6. xyllion

    xyllion Commercial User

    Jan 14, 2003
    San Jose, CA, USA
    Owner, Looperlative Audio Products
    Forgive me for asking this, but are the batteries fresh? You would also have the same problem if the batteries were running out.
     
  7. adam on bass

    adam on bass Supporting Member

    Feb 4, 2002
    New Braunfels, Texas
    Endorsing Artist: Spector, GK, EMG and D'Addario
    exactly.
     
  8. dreysgroove

    dreysgroove

    Jan 7, 2005
    Oakland, CA
    Ok, thanks. I didn't know that the volume knob came before the preamp in the signal chain. Maybe I'm wrong that the distortion was still present if the volume knob was partially down. If the distortion does go away, say with the volume knob at 75%, is there a way to add an electronic component that make it so the volume knob all the way open would give me 75% of the signal I have now? Changing the value of the volume pot, adding one of those teeny tiny pots before or after the volume pot?
    Reminds me of the Spinal Tap exchange: "These amps go to eleven." "Why don't you just put it at 9, then have 10 be one louder?" "These go to eleven." haha

    I'll put it back together and test it out again. Hope it's not a fried preamp!
    Alex
     
  9. xyllion

    xyllion Commercial User

    Jan 14, 2003
    San Jose, CA, USA
    Owner, Looperlative Audio Products
    Yes, I could look at the wiring diagram and with either one or two resistors, it is possible to reduce the signal level from the pickups. I really doubt that this would be necessary given the 18 volt preamp, but it is possible.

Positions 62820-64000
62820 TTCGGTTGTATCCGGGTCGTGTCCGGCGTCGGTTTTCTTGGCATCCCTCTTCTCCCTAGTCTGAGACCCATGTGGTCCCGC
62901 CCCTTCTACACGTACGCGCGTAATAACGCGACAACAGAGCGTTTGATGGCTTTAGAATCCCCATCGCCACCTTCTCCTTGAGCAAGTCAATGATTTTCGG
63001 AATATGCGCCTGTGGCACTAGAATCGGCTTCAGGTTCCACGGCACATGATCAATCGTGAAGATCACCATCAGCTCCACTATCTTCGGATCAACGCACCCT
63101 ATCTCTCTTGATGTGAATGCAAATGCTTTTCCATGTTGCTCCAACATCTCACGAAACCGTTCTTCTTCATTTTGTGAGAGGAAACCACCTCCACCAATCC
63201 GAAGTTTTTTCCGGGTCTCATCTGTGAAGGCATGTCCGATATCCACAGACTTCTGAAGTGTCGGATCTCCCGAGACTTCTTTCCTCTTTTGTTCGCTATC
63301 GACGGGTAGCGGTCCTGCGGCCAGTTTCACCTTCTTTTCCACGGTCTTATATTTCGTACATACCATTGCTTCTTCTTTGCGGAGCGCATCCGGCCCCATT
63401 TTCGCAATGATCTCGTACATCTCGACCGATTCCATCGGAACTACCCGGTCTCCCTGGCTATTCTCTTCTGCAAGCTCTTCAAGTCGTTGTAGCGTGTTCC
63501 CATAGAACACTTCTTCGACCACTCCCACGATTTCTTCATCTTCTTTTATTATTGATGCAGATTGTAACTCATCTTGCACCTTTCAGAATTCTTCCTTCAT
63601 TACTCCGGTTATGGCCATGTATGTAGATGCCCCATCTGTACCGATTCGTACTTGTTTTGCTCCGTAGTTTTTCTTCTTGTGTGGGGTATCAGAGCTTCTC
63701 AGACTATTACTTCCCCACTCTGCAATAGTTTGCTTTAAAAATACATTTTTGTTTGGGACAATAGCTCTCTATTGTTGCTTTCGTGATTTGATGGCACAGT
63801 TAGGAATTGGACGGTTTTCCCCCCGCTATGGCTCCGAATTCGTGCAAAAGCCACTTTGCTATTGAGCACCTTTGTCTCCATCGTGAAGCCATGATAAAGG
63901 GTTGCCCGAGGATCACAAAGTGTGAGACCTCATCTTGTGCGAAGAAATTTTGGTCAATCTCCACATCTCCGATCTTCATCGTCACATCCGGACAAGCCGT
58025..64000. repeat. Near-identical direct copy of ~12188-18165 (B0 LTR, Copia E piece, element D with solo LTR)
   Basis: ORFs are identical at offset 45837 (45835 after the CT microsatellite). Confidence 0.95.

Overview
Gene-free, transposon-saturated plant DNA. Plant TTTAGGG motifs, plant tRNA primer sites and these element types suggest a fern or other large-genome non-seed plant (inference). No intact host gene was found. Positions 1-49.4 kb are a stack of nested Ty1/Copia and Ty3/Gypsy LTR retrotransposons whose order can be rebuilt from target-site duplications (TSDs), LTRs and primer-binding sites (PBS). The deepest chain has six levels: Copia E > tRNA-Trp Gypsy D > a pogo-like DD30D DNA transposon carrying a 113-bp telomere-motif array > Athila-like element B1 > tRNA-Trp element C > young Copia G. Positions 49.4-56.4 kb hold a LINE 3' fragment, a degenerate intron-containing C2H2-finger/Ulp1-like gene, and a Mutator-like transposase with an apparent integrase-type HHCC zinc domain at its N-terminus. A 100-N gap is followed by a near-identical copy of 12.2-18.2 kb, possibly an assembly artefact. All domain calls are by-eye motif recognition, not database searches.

10. xyllion

    xyllion Commercial User

    Jan 14, 2003
    San Jose, CA, USA
    Owner, Looperlative Audio Products
    Just looked at the wiring diagram on the Aguilar web site. One resistor added between the blend pot and the volume pot would reduce the signal. The value would probably be somewhere between 100k and 500k since you are using 500k pots.

    However, I would still check everything else first because there is no reason why that preamp shouldn't be able to handle the signal without attenuation.
     
  11. David Wilson

    David Wilson Administrator Staff Member Administrator Supporting Member

    Oct 14, 2002
    Lower Westchester, NY
    like Bob said, I've never had any problem with any pickups being too hot with an 18v preamp - even when they're really close to the strings.

    Don't be insulted when I ask this: but how are your solder joints? Do you have any cold solder joints? If your connections are dull instead of shiny, then that can cause problems like distortion and crackling
     
  12. dreysgroove

    dreysgroove

    Jan 7, 2005
    Oakland, CA
    I'll re-do the solder joints... some are not as shiny as they should be...
    I'm now having tons of noise, this is driving me nuts!
    Thanks again from all of you who made suggestions.
     
  13. Metal Mitch

    Metal Mitch

    Jul 14, 2003
    NJ
    You mentioned having problems with the blend pot, so it would be a good idea to replace it.

    Lowering the pickups to reduce output will change their tone. You want to leave those in the "sweet spot". Adding a resistor to the hot lead is perfectly ok, I've done it on 2 of my basses to prevent pickup loading.
     
  14. I know that on my active preamp there is a small attenuator on the board in the cavity that sets the output level of the preamp. If yours has the same you may just need to turn it down, (it takes a crosspoint screwdriver to turn it)
     
  15. David Wilson

    David Wilson Administrator Staff Member Administrator Supporting Member

    Oct 14, 2002
    Lower Westchester, NY
    aguilar preamps don't have this feature